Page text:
Friday Jun 06, 2008

The Fedlet and U (Part 1) and Winky Dink and Me

Fedlet is the catchy name given to fedlet.war. The WAR is a very small archive of a few JARs, a keystore, and metadata (all stored in flat files) that can be embedded into a service provider's Java EE web application to allow for single sign-on (SSO) between an identity provider instance of OpenSSO and the service provider application - WITHOUT installing OpenSSO on the service provider side. The service provider simply downloads the Fedlet, modifies their application to include the Fedlet JARs and, re-archives and redeploys the modified application. The service provider is now able to accept an HTTP POST (that contains a SAML assertion) from the identity provider and retrieve included user attributes to accomplish SSO. (Currently, the Fedlet only supports the HTTP POST Profile.) The flowchart below illustrates how the instance of OpenSSO, configured as the identity provider, determines the user attributes to include in the SAML assertion sent to the service provider.

The Fedlet currently supports identity provider-initiated SSO (push) and service provider-initiated SSO (pull).

Identity Provider-initiated SSO

In identity provider-initiated SSO, the user is authenticated to the identity provider and, thus, able to successfully access a remote service provider. In other words, the user accesses an identity provider (a telco), and clicks on a specialized link to a service provider enabled with the Fedlet (ringtone retailer). The link triggers the creation of a SAML assertion which carries user authentication information to the service provider, allowing the user to gain access via back-end SSO. The following figure illustrates this.

More specific flow information is mapped out in the following diagram.

Service Provider-initiated SSO

In service provider-initiated SSO, the user attempts to access a service provider without a current session and is redirected to the identity provider for authentication. Following successful authentication, the identity provider posts a SAML assertion to the service provider and the user is allowed access. The following figure illustrates this scenario.

More specific flow information is mapped out in the following diagram.

There are two ways to create the Fedlet. You can use the OpenSSO Common Tasks wizard, or you can download the file and configure it yourself. In this entry, we do the former. When completed the Fedlet contains a JavaServer Pages (JSP) file that we will use to test the configuration.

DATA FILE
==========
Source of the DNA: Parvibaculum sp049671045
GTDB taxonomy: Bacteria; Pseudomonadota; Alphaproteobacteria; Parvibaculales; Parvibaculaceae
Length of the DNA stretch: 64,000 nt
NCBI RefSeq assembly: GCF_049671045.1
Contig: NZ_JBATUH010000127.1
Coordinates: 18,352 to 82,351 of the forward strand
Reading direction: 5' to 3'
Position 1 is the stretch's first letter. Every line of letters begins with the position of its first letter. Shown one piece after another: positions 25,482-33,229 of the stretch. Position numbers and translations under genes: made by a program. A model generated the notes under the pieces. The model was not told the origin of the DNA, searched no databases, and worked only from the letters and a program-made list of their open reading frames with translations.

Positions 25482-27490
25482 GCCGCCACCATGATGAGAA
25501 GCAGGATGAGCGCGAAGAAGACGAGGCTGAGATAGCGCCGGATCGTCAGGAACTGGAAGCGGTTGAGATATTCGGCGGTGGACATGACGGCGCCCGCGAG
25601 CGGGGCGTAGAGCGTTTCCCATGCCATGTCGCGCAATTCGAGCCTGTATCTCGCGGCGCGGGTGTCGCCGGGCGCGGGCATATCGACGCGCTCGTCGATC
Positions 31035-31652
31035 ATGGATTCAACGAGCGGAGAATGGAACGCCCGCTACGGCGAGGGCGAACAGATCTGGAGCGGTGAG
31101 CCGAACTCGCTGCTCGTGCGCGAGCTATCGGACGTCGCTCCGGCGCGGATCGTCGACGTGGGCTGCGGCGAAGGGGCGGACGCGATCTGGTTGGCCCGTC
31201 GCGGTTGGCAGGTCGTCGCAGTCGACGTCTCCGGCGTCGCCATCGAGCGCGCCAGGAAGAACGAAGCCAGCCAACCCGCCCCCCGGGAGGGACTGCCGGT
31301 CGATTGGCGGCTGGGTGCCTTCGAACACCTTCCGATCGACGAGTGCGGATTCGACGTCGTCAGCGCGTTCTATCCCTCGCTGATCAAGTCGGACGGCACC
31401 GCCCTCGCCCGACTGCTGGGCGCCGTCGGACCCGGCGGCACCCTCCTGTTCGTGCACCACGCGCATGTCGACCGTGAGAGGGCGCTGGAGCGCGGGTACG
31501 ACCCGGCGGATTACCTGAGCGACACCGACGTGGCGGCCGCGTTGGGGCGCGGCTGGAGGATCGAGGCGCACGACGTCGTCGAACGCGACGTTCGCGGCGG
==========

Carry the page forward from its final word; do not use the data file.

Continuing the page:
Creating a Fedlet with the Common Tasks Wizard

If OpenSSO is deployed as the identity provider, the Fedlet.war can be created through a work flow. The identity provider follows the configurations steps on the Common Tasks page of the console to create the bundle (that will consist of the Fedlet.war and a README file with instructions on deploying the Fedlet). The Fedlet.war would then be deployed and configured by the service provider.

Before beginning Fedlet creation using the Common Tasks wizard, you must create entity providers and a circle of trust on both the identity provider (IDP) and service provider (SP) instances of OpenSSO. Thus, after using the wizard, the Fedlet will contain pre-configured provider metadata and circle of trust information. See Common Tasks and Common People for the procedure to create the providers and circle of trust. After this is done, follow the steps below to create and test the Fedlet.

  1. Login to the OpenSSO Console on the IDP side.
  2. Navigate through the Access Control - > top-level realm -> Subjects tabs to access the profile of the demo, a default user created during OpenSSO deployment.
  3. Add values to the Email and Employee Number attributes of the demo user profile.
  4. Click Save and navigate back to the Common Tasks tab.
  5. Click Create Fedlet.
  6. Add the following URL to the Name and Destination URL attributes:
  7. On the same screen, under Attribute Mapping, add the following mappings:
    employeenumber | employeenumber
    mail | mail
  8. Click Create.
    When the Fedlet has been created, you will see the following message:
    Your file has been created.
    Your file has been saved to your opensso folder:
  9. Send the created to the SP machine.
  10. Unzip on the SP machine.
  11. Login to your web container and deploy the fedlet.war.
  12. Go to http://fqdn-of-SP-machine:port/fedlet/index.jsp.
    The following screen is displayed.

  13. Click the link to create the /fedlet configuration directory.
    After the directory is created, the following screen is displayed.

  14. Click Run Fedlet (SP) Initiated Single Sign-on to validate the first Fedlet setup.
    You will be redirected to the IDP login screen.
  15. Login to the IDP as user demo with password changeit.
    demo will authenticate first with the IDP and then with the SP using SSO. (Watch how the URL changes in your browser.) When the interaction is complete, the screen displayed shows the mapped attributes and links to view the SAMLv2 Response, the Assertion, and the Authentication Statement (Subject) communications used.

  16. Go back to http://fqdn-of-SP-machine:port/fedlet/index.jsp and click Run Identity Provider Initiated Single Sign-on to validate the second Fedlet setup.
    You will be redirected to login to the IDP console. Use demo again. When the interaction is complete, the screen displayed shows the mapped attributes and links to view the SAMLv2 Response, the Assertion, and the Authentication Statement (Subject) communications used.

Coming next is how to use the with your own application. In the meantime, the title of this entry made me think of the kid's television program, Winky Dink. Here's the opening credits from the 50s version I don't remember mashed with the theme song from the 60s version I do remember. I put this together special - for those who remember the Winkster.




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